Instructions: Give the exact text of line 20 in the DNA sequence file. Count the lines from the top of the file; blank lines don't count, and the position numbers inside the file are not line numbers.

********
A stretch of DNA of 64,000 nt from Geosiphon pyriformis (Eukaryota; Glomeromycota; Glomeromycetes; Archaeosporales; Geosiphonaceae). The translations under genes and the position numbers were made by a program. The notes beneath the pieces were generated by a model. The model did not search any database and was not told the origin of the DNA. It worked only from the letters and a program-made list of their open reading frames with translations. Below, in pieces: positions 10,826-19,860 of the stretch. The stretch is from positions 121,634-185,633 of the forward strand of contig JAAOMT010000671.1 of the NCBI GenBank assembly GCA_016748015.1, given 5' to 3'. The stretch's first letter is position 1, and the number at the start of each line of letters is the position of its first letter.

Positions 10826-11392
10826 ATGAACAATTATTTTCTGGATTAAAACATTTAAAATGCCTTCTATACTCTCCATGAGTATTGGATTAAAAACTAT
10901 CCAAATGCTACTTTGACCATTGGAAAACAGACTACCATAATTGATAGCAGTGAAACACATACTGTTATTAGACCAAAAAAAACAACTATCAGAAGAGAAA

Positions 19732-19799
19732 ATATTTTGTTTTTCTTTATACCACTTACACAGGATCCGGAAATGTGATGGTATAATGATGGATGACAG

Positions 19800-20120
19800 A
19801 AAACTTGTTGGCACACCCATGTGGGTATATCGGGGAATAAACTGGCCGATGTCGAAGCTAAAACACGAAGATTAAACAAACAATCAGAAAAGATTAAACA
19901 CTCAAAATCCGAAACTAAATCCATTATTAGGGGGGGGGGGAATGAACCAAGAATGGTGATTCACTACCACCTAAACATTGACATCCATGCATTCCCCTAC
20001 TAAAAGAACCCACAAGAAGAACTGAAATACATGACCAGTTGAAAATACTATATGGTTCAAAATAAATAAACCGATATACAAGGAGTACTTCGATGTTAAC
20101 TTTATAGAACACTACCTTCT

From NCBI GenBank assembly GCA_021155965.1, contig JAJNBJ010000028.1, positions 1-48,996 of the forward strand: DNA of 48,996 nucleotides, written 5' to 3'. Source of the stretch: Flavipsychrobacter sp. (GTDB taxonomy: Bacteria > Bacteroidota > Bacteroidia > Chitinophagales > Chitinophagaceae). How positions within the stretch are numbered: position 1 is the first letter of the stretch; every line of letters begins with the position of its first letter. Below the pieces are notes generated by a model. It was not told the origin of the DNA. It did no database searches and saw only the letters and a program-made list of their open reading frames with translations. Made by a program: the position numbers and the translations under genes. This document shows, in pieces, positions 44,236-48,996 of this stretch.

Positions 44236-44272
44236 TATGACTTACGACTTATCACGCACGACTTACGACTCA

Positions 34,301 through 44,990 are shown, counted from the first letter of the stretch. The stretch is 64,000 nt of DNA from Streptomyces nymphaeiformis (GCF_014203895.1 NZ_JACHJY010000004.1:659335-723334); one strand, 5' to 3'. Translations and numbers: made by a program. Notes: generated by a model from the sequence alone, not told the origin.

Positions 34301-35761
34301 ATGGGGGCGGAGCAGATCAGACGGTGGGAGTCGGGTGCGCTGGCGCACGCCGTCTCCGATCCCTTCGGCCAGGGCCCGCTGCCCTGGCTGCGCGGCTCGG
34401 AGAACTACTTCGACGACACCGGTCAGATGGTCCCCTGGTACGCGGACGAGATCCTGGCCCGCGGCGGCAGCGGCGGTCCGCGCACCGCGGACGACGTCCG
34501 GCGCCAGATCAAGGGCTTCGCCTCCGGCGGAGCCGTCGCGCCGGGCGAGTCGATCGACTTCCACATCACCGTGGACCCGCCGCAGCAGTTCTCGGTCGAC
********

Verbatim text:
34501 GCGCCAGATCAAGGGCTTCGCCTCCGGCGGAGCCGTCGCGCCGGGCGAGTCGATCGACTTCCACATCACCGTGGACCCGCCGCAGCAGTTCTCGGTCGAC